In addition, the Office of Management and Budget issued a Bulletin for Good Guidance Practices, asking agencies to publish significant guidance documents on agency websites. President Donald J. Trump issued two executive orders to make guidance more available. ACUS has also made recommendations to the same effect.
Although some agencies have complied with these transparency directives, most agencies have not honored these requirements in practice. Many agencies have taken the position that guidance documents are “available” if someone who knows about them can request them under FOIA. Unfortunately, as we note in our study, the courts have tolerated this broad non-compliance by holding only that if the agency did not make the guidance document available, the agency cannot rely on the document in court. That poses no real penalty to agencies because, at least in legal theory, guidance documents do not impose binding legal requirements.
Making guidance available on agency websites would be a simple way to inform the public and stimulate voluntary compliance, but agencies seem reluctant to do so. Some agencies did post guidance when the Trump Administration required them to do so by executive order but removed them again when the Biden Administration revoked the order.
Why are agencies allergic to making their guidance documents public?
One of our interview subjects solved the riddle by observing that former agency employees are more valuable in the private sector if they are aware of agency practices and policies that are not available to the public. This insight reflects a principle of organizational economics: Officials in any organization may be tempted to maximize their own personal welfare rather than the goals of the organization.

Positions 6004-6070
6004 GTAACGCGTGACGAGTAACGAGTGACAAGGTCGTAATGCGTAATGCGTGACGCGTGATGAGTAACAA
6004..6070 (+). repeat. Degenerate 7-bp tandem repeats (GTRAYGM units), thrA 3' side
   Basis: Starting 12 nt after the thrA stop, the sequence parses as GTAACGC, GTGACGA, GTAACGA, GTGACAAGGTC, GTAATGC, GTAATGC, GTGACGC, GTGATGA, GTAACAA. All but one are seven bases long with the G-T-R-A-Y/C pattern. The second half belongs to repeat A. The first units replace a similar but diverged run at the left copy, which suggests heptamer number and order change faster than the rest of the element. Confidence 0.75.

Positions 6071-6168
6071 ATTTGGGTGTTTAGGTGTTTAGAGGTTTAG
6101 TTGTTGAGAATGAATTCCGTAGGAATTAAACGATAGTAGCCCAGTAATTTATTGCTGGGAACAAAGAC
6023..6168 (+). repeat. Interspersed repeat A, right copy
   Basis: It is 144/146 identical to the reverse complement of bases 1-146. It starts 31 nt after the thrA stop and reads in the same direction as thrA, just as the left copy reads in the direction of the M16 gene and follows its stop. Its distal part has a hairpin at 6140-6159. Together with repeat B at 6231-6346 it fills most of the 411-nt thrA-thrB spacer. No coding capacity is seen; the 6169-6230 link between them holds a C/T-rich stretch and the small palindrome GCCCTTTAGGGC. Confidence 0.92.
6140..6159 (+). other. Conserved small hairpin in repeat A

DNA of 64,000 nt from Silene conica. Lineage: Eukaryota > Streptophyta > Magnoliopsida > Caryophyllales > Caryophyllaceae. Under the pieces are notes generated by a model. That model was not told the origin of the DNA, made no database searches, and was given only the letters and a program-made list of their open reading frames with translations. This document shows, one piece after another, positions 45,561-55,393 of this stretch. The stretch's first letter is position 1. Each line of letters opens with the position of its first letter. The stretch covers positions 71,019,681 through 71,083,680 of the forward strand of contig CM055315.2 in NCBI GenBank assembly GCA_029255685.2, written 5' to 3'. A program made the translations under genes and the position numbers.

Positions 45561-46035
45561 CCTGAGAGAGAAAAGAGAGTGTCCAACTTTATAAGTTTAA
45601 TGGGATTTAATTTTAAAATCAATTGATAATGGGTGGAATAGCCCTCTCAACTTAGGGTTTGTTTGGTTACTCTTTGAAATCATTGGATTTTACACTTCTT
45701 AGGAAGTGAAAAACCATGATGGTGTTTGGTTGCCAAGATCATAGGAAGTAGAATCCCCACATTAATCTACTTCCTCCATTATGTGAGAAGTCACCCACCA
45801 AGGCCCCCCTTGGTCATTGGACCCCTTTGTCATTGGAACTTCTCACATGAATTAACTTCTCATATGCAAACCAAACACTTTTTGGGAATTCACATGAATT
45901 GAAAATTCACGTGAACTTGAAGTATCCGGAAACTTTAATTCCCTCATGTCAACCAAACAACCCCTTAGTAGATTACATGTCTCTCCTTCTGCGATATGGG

The legal risk we describe is one important finding from our research, although it is only part of what we learned. We also learned that larger groups with more resources are more satisfied with agency notice practices than are less-resourced groups. But we also found that even well-resourced organizations struggle with regulatory changes that emerge from guidance documents, adjudicatory decisions, and other material that agencies may not publish in the Federal Register.
Based on our research, ACUS adopted Recommendation 2022-2. The recommendation notes that target audiences for different types of agency notices differ, so there is no one-size-fits-all approach. Agencies should, however, proactively develop notice plans that identify potentially interested parties, evaluate techniques for providing effective notice, and include procedures and metrics for regularly evaluating the effectiveness of their procedures for providing notice. Agencies should then update their notice strategies based on this evaluation.
Some specific tools agencies should consider for providing better notice include:
- creating digests and user manuals that synthesize dispersed agency policies;
- publishing more material on agency websites;
- improving instructions on how to access information on agency websites;
- engaging with intermediary organizations; and
- increasing face-to-face engagement using webinars and video meeting technology.
Getting the word out about significant regulatory changes is not just a matter of reducing legal risks. Agencies benefit from providing actual—as opposed to merely constructive—notice, including increasing voluntary compliance and facilitating public participation and acceptance. By more effectively using the techniques of modern technology described above, agencies can ensure that many more interested parties receive actual notice of significant regulatory changes.
This essay is part of a three-part series on the Administrative Conference of the United States, entitled Using Technology and Contractors in the Administrative State.